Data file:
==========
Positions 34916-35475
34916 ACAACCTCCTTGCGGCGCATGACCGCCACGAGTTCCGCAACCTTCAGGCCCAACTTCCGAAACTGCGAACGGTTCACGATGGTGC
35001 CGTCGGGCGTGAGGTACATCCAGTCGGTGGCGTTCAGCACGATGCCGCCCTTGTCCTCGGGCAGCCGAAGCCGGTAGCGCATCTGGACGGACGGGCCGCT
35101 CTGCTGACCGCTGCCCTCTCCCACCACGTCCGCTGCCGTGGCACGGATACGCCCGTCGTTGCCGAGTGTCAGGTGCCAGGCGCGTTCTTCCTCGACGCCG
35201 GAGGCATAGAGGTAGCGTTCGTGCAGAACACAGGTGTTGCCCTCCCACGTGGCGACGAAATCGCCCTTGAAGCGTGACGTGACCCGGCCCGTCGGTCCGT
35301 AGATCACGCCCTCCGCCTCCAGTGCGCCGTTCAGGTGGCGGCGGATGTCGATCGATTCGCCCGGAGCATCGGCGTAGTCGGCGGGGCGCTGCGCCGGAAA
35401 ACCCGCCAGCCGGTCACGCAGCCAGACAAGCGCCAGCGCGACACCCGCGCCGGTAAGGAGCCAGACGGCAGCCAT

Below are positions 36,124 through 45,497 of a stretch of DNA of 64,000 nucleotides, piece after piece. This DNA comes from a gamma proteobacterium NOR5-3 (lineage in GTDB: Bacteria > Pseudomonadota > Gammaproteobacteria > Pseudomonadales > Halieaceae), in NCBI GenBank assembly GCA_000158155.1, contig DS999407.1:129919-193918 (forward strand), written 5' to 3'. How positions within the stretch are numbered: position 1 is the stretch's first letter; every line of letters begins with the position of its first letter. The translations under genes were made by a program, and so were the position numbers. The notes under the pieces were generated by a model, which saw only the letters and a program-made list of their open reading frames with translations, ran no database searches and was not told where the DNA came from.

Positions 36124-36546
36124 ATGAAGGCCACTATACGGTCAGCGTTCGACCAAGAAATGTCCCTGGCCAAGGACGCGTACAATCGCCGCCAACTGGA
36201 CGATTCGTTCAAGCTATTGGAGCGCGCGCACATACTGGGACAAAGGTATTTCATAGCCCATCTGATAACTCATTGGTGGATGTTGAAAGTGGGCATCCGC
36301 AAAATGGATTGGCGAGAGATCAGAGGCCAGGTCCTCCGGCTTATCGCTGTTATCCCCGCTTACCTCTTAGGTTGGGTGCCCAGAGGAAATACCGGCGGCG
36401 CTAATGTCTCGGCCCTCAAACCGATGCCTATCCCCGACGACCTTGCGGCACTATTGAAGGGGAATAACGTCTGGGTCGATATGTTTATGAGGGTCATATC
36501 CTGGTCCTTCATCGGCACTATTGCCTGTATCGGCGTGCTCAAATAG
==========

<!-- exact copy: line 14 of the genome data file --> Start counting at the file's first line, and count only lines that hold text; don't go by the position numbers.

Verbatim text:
36501 CTGGTCCTTCATCGGCACTATTGCCTGTATCGGCGTGCTCAAATAG